Many companies can find an additional 1 percent or more in prices by carefully looking at what part of the list price of a product or service is actually pocketed from each transaction. Right pricing is a more subtle game than setting list prices or even tracking invoice prices. Significant amounts of money can leak away from list or base prices as customers receive discounts, incentives, promotions and other giveaways to seal contracts and maintain volumes.
The experience of a lighting supplier shows how the pocket price--what remains after all discounts and other incentives have been tallied--is usually much lower than the list or invoice price. This company makes incandescent light bulbs and fluorescent lights and sells them to distributors that then resell them for use in offices, factories, stores and other commercial buildings. Every light bulb has a standard list price, but a series of discounts that are itemized on each invoice pushes average invoice prices 32.8 percent lower than the standard list prices. These on-invoice deductions include the standard discounts given to most distributors as well as special discounts for selected ones, discounts for large-volume customers, and discounts offered during promotions.
A strategy based on cutting prices to increase volumes and, as a result, to raise profits is generally doomed to failure.
Over the past decade, companies have tried to entice buyers with a growing number of discounts, including discounts for online orders as well as the increasingly popular performance penalties that require companies to provide a discount if they fail to meet specific performance commitments such as on-time delivery and order fill rates.
By consciously and assiduously managing all elements of the pocket price waterfall, companies can often find and capture an additional 1 percent or more in their realized prices. Indeed, an adjustment of any discount or element along the waterfall--either on- or off-invoice--is capable of improving prices on a transaction-by-transaction basis.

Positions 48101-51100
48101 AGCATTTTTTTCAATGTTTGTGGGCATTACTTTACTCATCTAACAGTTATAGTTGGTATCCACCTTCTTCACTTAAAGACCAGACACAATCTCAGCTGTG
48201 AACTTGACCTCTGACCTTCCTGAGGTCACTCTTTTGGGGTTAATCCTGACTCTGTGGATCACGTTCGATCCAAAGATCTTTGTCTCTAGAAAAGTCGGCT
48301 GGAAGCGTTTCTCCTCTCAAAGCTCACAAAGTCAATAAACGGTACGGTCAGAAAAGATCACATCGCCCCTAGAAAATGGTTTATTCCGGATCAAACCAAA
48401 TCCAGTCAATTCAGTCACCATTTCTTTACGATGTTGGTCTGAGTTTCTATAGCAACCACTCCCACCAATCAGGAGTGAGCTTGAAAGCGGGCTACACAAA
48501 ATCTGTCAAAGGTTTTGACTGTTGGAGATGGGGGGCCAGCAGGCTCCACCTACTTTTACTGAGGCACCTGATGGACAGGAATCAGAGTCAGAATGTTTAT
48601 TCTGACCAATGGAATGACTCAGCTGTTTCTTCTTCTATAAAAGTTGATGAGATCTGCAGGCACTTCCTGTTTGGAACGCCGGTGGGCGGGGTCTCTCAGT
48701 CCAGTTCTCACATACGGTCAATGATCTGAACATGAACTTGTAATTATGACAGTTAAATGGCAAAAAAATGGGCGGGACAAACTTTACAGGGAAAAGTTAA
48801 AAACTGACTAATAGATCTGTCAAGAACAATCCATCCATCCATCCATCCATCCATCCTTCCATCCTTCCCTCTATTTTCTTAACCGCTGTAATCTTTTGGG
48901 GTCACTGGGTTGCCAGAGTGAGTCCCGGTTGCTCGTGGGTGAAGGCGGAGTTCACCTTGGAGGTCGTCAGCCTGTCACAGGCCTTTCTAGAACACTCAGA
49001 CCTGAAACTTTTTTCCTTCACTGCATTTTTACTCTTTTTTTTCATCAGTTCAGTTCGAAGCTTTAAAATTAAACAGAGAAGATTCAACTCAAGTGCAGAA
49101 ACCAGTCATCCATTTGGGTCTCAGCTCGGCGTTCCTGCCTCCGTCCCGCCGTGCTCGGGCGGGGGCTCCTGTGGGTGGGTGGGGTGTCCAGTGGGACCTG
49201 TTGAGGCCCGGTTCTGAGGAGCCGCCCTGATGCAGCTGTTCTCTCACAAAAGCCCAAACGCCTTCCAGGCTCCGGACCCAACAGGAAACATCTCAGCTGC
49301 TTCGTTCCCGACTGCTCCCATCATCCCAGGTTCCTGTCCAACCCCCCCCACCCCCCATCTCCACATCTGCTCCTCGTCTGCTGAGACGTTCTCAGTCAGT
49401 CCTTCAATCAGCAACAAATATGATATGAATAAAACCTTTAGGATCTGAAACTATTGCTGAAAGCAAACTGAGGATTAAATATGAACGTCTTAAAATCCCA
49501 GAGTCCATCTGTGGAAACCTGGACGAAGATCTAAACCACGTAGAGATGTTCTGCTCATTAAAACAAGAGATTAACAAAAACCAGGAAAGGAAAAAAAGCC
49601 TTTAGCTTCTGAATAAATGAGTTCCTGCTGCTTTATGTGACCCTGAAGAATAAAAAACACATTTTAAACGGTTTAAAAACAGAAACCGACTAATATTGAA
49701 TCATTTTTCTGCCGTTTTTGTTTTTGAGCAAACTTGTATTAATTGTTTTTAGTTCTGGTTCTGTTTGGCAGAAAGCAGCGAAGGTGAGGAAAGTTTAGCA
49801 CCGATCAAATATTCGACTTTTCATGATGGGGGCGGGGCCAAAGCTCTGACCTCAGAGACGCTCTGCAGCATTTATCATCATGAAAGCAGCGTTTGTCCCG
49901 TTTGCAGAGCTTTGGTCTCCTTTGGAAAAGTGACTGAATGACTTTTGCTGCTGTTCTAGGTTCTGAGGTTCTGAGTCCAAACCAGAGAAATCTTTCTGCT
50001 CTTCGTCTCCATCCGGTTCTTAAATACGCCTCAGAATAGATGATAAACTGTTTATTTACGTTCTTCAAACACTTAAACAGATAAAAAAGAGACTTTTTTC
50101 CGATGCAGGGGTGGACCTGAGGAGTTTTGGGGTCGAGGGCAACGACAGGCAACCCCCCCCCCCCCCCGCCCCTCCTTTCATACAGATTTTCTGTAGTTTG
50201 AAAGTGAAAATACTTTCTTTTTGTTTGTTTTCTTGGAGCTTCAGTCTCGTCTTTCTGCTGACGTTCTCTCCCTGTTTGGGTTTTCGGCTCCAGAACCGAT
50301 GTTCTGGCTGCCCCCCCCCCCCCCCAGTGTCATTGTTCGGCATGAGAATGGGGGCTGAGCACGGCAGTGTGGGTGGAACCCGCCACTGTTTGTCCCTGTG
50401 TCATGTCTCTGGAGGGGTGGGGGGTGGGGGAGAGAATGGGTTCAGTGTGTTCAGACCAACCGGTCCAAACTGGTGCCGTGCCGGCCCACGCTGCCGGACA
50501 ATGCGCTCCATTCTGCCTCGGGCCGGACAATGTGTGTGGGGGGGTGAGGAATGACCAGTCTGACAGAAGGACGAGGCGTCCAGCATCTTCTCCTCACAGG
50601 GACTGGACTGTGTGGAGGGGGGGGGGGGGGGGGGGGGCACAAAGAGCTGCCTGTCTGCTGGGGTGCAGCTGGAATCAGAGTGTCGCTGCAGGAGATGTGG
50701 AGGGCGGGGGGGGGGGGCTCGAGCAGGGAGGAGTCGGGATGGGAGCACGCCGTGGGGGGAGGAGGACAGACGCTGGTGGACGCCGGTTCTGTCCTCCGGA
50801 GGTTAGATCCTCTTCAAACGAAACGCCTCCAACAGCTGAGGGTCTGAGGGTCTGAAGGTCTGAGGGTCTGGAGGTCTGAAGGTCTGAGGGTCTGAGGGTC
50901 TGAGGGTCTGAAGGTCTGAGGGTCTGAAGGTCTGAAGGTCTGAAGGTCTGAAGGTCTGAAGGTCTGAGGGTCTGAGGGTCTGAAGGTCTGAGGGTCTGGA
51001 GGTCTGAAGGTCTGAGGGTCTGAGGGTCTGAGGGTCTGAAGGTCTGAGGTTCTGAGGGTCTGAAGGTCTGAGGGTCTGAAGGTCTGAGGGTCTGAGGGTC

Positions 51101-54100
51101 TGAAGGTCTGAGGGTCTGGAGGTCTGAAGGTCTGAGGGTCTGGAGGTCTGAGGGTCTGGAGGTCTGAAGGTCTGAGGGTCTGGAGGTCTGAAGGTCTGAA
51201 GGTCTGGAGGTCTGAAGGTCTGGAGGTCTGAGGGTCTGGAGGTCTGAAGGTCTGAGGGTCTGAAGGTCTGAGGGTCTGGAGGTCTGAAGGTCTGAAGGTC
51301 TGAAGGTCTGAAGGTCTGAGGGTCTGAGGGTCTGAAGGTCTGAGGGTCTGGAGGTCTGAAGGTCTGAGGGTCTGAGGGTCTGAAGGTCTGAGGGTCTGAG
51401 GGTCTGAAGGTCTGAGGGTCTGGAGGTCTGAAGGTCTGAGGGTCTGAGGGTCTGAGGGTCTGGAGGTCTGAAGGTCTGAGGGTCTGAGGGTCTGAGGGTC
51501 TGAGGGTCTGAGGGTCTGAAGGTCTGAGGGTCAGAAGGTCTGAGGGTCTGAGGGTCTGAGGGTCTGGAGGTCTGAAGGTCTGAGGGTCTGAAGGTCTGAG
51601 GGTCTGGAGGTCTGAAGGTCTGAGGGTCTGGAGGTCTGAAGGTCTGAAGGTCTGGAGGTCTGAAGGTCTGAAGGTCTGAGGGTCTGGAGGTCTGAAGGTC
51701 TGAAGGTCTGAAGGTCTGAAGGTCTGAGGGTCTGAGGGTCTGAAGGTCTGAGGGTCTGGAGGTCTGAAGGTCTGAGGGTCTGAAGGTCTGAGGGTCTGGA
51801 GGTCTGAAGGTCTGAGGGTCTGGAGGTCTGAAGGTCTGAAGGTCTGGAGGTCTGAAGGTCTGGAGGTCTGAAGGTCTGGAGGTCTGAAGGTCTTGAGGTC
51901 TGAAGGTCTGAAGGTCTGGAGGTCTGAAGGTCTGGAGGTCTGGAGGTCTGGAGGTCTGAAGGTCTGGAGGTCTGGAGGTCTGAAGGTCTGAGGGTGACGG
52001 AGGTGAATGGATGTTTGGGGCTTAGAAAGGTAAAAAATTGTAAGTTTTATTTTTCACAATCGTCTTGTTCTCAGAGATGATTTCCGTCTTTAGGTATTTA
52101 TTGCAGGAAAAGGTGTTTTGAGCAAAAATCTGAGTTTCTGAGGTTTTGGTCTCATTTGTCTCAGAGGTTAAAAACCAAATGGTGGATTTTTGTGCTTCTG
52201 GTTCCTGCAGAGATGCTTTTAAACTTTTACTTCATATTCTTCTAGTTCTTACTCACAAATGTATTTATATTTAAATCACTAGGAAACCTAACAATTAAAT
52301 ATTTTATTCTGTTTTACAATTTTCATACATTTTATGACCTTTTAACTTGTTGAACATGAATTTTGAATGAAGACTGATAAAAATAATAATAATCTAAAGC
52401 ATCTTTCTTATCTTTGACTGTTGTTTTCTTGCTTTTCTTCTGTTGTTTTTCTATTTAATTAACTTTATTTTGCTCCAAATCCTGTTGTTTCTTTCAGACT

The game of transaction pricing is won or lost in hundreds, sometimes thousands, of individual decisions each day. Standard and discretionary discounts allow percentage points of revenue to drop from the table one transaction at a time.
Companies are often poorly equipped to track these losses, especially for off-invoice items. After all, the volumes and complexity of transactions can be overwhelming, and many items, such as cooperative advertising or freight allowances, are accounted for after the fact or on a companywide basis. Even if managers want to track transaction pricing, it has often been impossible to get the data for specific customers or transactions.
But some recent technical advances have helped remove this obstacle. Management-information systems and off-the-shelf custom-pricing software have made it easier to keep tabs on transaction pricing. Managers can no longer hide behind the excuse that gathering the data is too difficult.
Current price pressures should go a long way toward removing two other obstacles: will and skill. In the booming economy of the 1990s, robust demand and cost-cutting programs, which drove up corporate earnings, made too many managers pay too little attention to pricing. But now that a global economic downturn has slowed growth and the easiest cost cutting has already occurred, the shortfall in pricing capabilities has been exposed.
A large number of companies still don't understand the untapped opportunity that superior transaction pricing represents. For many companies, getting it right may be one of the keys to surviving the current downturn and to flourishing when the upturn arrives. It has never been more crucial or more possible to learn and apply the skills needed to execute superior transaction-price management.